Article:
Investors and Operators Shun Standalone Skilled Nursing Facilities

The hits keep coming for the skilled nursing sector.

A new survey from professional services firm JLL (NYSE: JLL) finds that more than half of operators and investors consider standalone skilled nursing facilities “not at all desirable” as an an investment.

The findings of the Year-End 2017 Seniors Housing Investor Survey come in a high-pressure atmosphere of low occupancy and tight reimbursement rates in the skilled nursing field.

The findings from JLL bear out the findings of a different survey from Lancaster Pollard, which concluded that most senior housing operators have a pessimistic outlook for the sector.

Unsurprisingly, the outlook for annual growth in skilled nursing revenue in the JLL survey was poor, with respondents predicting an average growth of 1.4%. Expenses were projected, on average, to increase by 2.8%.

In comparison, the average prediction of revenue growth for independent living was 3.7%, while expense growth for that sector was projected at 3.4% on average.

The survey drew from more than 250 potential respondents, 28% of which were operators, 23% of which were developers, and 19% of which were lenders. Of that group, 56% rated standalone nursing care facilities as “not at all desirable,” while an additional 14% rated such properties as “not so desirable.”


Exactly 50% of respondents predicted that skilled nursing values would decrease over the next 12 months, with 41.7% predicting a “modest decrease” and 8.3% percent envisioning a “significant decrease.” About a third of respondents predicted no change, while a modest or significant increase was seen by 8.3% of respondents each.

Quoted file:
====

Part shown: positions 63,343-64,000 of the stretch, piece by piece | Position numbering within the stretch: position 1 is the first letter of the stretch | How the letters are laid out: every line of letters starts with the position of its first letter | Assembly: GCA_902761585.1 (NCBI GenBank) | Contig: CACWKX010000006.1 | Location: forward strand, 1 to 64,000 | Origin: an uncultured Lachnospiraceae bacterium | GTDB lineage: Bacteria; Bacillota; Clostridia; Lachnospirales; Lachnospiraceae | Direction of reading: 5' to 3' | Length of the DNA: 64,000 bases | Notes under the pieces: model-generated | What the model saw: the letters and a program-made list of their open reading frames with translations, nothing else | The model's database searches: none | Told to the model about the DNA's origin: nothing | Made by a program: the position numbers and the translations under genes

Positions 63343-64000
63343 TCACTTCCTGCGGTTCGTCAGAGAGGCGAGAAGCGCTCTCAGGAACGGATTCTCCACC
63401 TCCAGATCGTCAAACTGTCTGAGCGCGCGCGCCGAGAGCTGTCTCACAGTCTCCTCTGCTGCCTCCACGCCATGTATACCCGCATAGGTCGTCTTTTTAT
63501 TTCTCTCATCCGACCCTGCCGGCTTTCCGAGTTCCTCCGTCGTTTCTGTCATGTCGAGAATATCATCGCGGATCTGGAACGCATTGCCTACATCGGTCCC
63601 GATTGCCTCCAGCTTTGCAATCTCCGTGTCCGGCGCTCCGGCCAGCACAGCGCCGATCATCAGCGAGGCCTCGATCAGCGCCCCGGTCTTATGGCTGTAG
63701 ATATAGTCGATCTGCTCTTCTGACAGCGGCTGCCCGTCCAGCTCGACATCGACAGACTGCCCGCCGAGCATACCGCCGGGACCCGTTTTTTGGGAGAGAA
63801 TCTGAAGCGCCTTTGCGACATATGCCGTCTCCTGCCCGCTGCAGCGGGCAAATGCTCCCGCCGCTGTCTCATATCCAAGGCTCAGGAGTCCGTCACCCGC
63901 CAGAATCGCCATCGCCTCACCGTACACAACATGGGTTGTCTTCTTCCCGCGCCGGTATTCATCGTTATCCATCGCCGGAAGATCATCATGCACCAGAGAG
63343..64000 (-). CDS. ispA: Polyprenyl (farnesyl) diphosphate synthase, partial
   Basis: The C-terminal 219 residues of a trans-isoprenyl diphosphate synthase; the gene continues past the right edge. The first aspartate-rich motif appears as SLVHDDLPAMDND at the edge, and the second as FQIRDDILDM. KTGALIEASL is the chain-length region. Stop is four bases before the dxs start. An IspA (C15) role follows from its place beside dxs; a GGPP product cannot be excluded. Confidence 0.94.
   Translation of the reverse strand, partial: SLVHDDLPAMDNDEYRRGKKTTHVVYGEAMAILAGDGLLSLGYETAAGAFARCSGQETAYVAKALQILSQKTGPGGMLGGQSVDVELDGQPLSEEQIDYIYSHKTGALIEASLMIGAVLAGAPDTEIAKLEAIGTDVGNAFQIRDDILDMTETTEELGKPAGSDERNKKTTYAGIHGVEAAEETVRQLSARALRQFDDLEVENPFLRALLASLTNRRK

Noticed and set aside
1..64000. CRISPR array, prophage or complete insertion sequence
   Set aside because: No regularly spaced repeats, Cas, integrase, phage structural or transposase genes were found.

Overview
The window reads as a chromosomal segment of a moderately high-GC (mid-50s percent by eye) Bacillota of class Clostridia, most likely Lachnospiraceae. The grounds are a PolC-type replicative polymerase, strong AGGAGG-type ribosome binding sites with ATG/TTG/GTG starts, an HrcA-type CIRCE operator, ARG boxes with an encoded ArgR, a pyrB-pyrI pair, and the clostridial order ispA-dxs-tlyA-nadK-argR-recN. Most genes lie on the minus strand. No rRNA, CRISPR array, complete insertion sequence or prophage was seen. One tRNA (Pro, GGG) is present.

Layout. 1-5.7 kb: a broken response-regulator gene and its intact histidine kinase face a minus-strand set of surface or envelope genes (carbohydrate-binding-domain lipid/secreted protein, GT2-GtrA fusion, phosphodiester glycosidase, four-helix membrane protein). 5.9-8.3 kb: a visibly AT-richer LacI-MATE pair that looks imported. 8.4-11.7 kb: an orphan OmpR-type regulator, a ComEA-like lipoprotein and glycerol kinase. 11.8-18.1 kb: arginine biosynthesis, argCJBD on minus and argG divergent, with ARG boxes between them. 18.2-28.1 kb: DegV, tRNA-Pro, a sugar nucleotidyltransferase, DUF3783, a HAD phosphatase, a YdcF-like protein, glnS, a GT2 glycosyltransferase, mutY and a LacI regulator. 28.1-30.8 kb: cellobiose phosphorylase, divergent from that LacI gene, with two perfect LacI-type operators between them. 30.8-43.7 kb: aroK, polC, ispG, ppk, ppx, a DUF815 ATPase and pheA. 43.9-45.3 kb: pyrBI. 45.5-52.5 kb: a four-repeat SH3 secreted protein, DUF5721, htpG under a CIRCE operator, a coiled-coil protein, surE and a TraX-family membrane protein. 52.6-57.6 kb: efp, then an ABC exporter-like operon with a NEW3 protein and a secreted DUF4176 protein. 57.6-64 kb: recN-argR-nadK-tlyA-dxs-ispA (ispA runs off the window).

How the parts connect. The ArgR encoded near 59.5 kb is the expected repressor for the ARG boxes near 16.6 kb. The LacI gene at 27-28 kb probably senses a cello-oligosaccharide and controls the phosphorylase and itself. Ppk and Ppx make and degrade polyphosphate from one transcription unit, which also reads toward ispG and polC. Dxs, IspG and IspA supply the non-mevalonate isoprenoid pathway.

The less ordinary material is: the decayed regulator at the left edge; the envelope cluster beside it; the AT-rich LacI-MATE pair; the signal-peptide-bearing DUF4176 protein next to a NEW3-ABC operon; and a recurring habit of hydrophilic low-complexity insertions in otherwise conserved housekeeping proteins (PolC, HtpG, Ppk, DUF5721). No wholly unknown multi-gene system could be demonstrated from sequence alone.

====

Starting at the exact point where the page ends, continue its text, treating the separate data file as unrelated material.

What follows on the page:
Skilled nursing facilities also fared the worst of senior housing types in terms of time spent on the market. When asked how many months typically passed between the date a property is placed on the market and the closing date, respondents gave an average of 7.1.

This was the highest average time on the market out of the seniors-only apartments, independent living, assisted living, and skilled nursing categories.

This, in part, could be due to the senior care sector moving toward facilities that provide a range of care levels. Almost 69% of the survey respondents said the shift from single-level-of-care facilities to continuum-of-care facilities is “definitely here to stay.”

Written by Maggie Flynn

Photo Credit:

  • JLL Seniors Housing Investor Survey and Trends2: JLL Seniors Housing Investor Survey and Trends
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Maggie Flynn
Business reporter at Aging Media Network
When she's not working, Maggie enjoys running, reading, writing and sports, in no particular order. Favorite things include murder mysteries, Lake Michigan and the Pittsburgh Penguins.



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